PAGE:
Chief Spence’s stubbornness in demanding an audience with the GG — not a symbolic meeting, which he already gave her, but a functional, working meeting which the Prime Minister, Queen, and Governor General himself have all said is unconstitutional — has proven to be an incredibly destructive distraction in the very real fight for aboriginal social justice. It’s drained much of the energy from the Idle No More protest movement — which, like it or hate it, was undeniably about bigger things — and may well wind up fracturing the unity of Canada’s biggest First Nations lobby group.

Mad efforts are presently afoot to either negotiate some generous alterna-deal with the Chief to get her to eat again, or simply impeach her from office. Grand chiefs, party leaders, and prime ministers have all come out of the woodwork, united in their belief that she can’t be allowed to die.

Not for a mistake.

UPDATE: On Thursday Chief Spence formally ended her hunger strike following a protracted negotiation process involving Liberal leader Bob Rae and others. She agreed to a list of demands, which has also been endorsed by the Liberal and NDP caucuses.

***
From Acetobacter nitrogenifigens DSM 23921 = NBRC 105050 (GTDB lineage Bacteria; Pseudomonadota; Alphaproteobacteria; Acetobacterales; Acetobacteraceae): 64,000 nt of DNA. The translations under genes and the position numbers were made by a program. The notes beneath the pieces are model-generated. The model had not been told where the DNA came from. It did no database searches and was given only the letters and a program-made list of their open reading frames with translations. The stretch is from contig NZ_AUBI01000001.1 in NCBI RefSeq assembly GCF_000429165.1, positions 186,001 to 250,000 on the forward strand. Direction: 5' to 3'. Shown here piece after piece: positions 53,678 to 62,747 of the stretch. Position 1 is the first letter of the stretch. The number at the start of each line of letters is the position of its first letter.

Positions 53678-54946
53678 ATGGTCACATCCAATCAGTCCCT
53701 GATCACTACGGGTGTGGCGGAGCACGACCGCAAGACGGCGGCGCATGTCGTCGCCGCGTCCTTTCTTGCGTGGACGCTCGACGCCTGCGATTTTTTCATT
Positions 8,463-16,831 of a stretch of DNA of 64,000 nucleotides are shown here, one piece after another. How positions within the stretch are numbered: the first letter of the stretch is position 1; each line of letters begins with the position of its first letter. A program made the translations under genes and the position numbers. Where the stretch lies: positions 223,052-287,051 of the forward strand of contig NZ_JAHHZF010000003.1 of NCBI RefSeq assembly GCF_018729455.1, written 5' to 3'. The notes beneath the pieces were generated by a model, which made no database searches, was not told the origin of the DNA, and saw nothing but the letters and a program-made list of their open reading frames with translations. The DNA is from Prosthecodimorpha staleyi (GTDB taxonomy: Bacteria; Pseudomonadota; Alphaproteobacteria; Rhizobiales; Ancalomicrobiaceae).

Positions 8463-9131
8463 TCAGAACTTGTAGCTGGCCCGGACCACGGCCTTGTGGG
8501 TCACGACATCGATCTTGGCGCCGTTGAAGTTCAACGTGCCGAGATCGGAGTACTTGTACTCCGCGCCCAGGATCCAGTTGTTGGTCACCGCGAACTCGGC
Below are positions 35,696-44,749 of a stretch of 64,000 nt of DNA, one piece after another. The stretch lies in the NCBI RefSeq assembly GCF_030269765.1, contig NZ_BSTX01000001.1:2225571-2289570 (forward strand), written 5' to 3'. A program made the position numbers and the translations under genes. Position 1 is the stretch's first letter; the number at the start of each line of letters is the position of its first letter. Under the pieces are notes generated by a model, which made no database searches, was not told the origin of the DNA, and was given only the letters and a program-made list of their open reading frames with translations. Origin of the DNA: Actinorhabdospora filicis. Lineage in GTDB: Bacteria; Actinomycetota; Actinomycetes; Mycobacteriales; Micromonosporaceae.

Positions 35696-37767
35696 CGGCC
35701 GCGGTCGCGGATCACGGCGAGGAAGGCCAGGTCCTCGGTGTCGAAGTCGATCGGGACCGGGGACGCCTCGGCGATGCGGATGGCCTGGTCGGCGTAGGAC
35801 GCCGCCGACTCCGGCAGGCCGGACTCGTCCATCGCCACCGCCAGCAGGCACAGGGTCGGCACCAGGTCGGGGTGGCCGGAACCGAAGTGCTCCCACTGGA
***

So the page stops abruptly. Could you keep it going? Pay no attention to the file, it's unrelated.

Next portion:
While most of the list is just standard, meaningless bureaucratic boilerplate (“clear work-plans that shall include deliverables and timelines that outline how commitments will be achieved“), I will note that the very first demand orders an “immediate meeting to be arranged between the Crown, Federal Governments, Provincial Governments and all First Nations.” In continuing to include “the Crown” as an entity separate from the two levels of government, it’s clear no progress has been made.

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^ 21 Comments...

  1. JonasB

    First off: she's not going to die. She's probably not doing something any nutritionist would recommend, but she's probably getting a hell of a lot more in her than Ghandi ever did. Having gotten that out of the way…

    Best explanation I can think of for why Spence is insisting on the GG (other than ignorance) is that it's some attempt to embarrass Harper, though how this could work is beyond me (especially since, as you noted, the GG is prohibited from getting involved).

    As for the other aboriginal issues (education, crime, drugs, etc.) I'm not sure how those are connected to treaties. My understanding is that treaties govern land use, hunting, and various benefits given to First Nations. Even if the federal gov't fully honoured the treaties in ways which somehow satisfying their critics, it wouldn't affect education/crime/etc. in any significant way that a targeted ground-level approach could.

  2. Jake_Ackers

    I can understand her view, albeit it is wrong. She is probably trying to gain some legitimacy and power in addition to the attention. She thinks if she gets something crazy like this, she might be able to seem like a more powerful figure. For a second lets assume she isn't ignorant.